Book Review Guidelines
The Journal of College Student Development seeks to keep its readers apprised of new books related to student development and professional practice in college student affairs. As a means to that end, books that are related to student development theory and student affairs practice, research on college students or higher education environments, and issues and practices in higher education germane to the student affairs profession are accepted for consideration for review. (Psychological instruments and computer programs are not currently being accepted for review.) Three kinds of reviews are provided: (1) summary book reviews, (2) critical essays, and (3) book notices.
Reviewers are solicited by the associate editor. Unsolicited reviews are not accepted by JCSD. Invitations to review and selection of reviewers and decisions about whether to review a work or to publish a reviewer's manuscript are made solely at the discretion of the editors
Summary reviews are intended to inform readers about works of interest to student affairs practitioners, preparation program faculty, and researchers. These 750-to-1,000-word reviews briefly and objectively describe the contents and the author's/editor's stated objectives. (If it is an edited work, the authors and the content of each chapter are identified.) The review should also include:
* evaluations of how well the author/editor accomplished his or her stated purposes;
* references to other works that have treated similar subject matter;
* how this work differs from previous works;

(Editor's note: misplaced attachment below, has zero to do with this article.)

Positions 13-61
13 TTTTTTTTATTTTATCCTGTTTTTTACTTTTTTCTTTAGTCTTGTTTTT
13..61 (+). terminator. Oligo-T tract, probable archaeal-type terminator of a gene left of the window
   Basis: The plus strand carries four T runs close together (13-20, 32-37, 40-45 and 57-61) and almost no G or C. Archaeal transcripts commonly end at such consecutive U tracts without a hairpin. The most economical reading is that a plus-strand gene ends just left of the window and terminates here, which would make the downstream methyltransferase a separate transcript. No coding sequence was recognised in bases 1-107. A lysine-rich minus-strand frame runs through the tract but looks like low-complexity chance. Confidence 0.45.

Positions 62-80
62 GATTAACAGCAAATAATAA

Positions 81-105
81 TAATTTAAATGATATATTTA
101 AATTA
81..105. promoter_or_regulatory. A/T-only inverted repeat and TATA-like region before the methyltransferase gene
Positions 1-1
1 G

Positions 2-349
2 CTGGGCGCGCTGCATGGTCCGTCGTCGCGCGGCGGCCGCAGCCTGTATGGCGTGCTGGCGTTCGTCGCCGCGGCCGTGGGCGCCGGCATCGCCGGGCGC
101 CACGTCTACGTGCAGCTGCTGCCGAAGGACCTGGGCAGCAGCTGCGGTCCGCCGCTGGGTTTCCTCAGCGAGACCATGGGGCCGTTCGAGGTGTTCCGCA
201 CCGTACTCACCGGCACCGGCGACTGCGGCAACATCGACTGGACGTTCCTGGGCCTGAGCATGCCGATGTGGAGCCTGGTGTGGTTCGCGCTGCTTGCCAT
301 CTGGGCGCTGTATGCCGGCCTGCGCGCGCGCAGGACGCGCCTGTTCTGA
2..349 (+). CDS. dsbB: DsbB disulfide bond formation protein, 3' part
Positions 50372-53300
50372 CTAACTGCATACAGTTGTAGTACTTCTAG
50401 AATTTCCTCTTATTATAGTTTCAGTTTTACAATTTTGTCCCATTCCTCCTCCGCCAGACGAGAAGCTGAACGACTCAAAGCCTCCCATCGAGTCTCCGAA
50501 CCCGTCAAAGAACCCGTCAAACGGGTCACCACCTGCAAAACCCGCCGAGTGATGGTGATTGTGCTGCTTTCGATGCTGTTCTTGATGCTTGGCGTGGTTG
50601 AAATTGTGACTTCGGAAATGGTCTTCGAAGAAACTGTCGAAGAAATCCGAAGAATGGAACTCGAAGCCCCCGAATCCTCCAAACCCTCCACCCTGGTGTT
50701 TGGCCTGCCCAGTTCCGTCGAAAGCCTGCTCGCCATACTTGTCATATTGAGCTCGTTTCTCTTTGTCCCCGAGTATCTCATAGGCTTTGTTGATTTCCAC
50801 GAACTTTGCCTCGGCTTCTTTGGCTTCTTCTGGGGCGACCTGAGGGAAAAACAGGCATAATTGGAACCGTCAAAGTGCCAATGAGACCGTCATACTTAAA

* the relative quality or contribution of the work to the field.
Book Review Essays
Critical essays are intended for major works in the field. Textbooks and comprehensive or extended treatments of subjects of importance to the field-such as, student subcultures, organizations, subpopulations, or environments; professional practice issues; intervention strategies and techniques; data-based research studies; and theoretical expositions. Critical essays are limited to between 1,200 and 1,800 words. Works of a controversial nature or of major significance to the field may receive more than one review.
- identify the purpose(s) of the work stated by the author(s)/editor(s)
- provide an objective description or summary of the contents
- place the work in the historical and/or theoretical context of previous works and/or general practices in the field
- point out theoretical assumptions, presuppositions, significant factual errors, and evidence of bias
- identify strengths and weaknesses in areas such as:
- topic coverage (originality, depth, and sophistication); logic; organizational structure; theoretical foundations; research methodology, and/or scholarship
- writing style and clarity
- potential uses or practical implications;
- succinctly present the reviewer's evaluation of the work's worth, potential impact on practice, professional preparation, or research methods, and overall contribution to the field.
Reviewers may also present their evaluation of what is needed in the field that this work failed to provide and make proposals for further research or theoretical exposition.
These are short summaries of the contents of books that are of interest to the field, but that are not directly focused on student affairs. The Associate Editor writes these short (about 100 words) descriptions of the works with an evaluation of the contents.
Requests for Review
To request a review of a book, send one copy of the book to:
Because of space limitations in the Journal, not all materials will be reviewed. Materials submitted for review will not be returned.